debian/fso on freerunner

Timo Jyrinki timo.jyrinki at
Thu Jan 21 07:55:17 CET 2010

2010/1/20 Michael 'Mickey' Lauer <mickey at>:
>> IMO Debian will eventually assimilate everything, including SHR.
>> (Unless there is some major advantage of the OE build and packaging
> Well, I've been hearing that for almost a decade now, but still systems
> like buildroot, OpenEmbedded, OpenWRT, t2-project, etc. are being
> preferred on lots of embedded systems. Why do you think is that?

(I might be partially wrong and it's not so black-and-white most
certainly, but just trying to express why I love Debian over OE)

I think it's largely because embedded developers often come from a
different IT sector and tend to think the embedded device is something
special and small, and that the approach of doing one single image /
"firmware" fits the idea of embedded devices. But as FreeRunner is
really a full-blown computer, not a router or other "really" small
device by today's standards, Debian is something that removes the
limits of this thinking. Debian has working upgrades, no removal of
functionality wrt. i386 computers (unless you want it) and is simply
vast in its scope - the fact you can run 95% of the 20k+ packages on
FreeRunner and that they are all up-to-date is one statement of how
much work has been achieved to keep up the scope of the project for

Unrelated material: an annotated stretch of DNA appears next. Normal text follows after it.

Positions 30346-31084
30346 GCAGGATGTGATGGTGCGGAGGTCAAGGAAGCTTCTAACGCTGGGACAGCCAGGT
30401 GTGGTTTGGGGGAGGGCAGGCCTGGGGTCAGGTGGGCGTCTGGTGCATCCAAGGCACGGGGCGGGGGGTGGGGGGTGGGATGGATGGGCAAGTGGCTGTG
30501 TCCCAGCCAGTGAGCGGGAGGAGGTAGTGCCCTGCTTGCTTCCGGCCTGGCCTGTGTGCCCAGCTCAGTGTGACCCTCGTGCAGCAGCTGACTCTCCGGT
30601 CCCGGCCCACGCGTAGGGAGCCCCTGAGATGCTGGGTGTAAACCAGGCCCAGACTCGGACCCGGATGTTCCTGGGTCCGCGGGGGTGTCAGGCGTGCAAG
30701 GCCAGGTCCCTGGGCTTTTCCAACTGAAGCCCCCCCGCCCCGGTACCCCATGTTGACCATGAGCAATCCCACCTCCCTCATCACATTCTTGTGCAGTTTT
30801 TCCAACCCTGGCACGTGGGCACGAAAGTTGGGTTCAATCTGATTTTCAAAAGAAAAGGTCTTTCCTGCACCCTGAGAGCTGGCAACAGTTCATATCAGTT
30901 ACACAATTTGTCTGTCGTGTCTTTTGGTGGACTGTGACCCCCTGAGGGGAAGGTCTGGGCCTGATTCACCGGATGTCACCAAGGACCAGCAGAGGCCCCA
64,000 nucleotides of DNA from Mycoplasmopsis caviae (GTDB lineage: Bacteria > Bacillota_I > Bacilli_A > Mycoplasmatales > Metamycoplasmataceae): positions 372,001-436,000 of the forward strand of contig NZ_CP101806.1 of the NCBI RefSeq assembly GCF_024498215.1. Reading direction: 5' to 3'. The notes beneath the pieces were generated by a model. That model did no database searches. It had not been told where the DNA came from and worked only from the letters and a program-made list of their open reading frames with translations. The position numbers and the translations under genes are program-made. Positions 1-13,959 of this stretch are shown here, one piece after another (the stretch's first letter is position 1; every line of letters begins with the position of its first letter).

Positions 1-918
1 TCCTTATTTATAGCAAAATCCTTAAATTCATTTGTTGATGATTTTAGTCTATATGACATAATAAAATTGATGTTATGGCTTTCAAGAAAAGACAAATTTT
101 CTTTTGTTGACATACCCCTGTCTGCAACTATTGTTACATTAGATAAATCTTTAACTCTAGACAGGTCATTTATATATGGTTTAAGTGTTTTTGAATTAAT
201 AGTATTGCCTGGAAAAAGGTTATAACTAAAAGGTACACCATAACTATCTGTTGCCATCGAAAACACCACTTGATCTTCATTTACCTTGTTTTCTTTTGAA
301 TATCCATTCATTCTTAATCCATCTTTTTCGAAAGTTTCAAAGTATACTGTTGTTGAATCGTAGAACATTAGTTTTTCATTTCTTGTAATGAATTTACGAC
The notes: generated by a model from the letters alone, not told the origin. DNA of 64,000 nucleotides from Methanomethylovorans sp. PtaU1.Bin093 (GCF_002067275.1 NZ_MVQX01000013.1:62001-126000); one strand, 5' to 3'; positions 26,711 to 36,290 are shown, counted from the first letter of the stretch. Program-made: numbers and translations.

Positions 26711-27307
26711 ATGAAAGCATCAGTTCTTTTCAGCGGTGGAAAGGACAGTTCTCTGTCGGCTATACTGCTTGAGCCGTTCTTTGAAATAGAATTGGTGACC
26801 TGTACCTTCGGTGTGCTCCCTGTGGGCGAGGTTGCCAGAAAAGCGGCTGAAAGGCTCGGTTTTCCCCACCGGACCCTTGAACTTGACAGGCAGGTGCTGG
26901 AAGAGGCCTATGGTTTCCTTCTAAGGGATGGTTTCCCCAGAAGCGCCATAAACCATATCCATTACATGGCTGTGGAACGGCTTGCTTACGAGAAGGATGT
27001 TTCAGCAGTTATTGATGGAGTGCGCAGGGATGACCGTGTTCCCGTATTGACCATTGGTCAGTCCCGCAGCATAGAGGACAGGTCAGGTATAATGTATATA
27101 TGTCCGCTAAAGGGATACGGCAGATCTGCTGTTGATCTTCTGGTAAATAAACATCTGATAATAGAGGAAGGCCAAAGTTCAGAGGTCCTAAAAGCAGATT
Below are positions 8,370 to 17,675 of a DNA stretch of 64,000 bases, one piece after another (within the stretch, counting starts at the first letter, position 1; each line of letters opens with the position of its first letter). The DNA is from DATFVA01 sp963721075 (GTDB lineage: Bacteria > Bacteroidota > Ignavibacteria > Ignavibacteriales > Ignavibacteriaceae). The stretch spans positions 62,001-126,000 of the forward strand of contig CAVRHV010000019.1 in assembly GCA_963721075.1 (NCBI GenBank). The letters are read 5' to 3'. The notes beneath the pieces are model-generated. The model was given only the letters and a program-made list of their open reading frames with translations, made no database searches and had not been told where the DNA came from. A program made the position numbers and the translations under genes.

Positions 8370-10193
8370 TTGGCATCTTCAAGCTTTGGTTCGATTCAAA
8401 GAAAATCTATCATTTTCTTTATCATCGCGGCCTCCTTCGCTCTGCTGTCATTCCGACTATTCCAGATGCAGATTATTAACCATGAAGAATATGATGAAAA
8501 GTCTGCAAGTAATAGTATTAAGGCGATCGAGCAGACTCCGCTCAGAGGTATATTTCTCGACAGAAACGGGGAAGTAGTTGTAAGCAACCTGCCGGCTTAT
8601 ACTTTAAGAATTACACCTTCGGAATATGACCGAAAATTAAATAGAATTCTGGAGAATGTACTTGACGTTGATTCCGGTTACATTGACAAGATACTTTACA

all architectures. Of course most of those are not that practical to
use on touch screen, but I wouldn't give the flexibility away.

With the (in my opinion) "old way of thinking" towards this class of
embedded devices, Emdebian is probably behind OpenEmbedded. But I
think really it's becoming gradually less relevant, device class by
device class. The only thing FR is lacking is large enough integrated
flash memory, which is why a full Debian is usually used from SD card.
Given the storage space of next generation mobile phones, I'd guess
2GB of flash is not a problem and you can fit a full Debian with
compilation environment, documentation, office software etc. (and yes,
phone software) without any problems.

Partially OE is also about cross-compiling. Debian also supports it,
but mostly the automatic package building is done on powerful enough
ARM computers (512MB memory, >1GHz etc.). So in the old embedded world
of thinking, you couldn't/shouldn't also compile on the target
hardware (or target architecture) itself, but you have the development
machine separately and you simply target the so-called small hardware.

For an existing Debian/Ubuntu user, I cannot think of anything better
than using Debian also on embedded devices. I use it on FreeRunner and
my NAS device. With OE it very often seemed to be that when wanting
newer software, flashing was recommended. And OE is simply a much
smaller project packaging wise.


More information about the community mailing list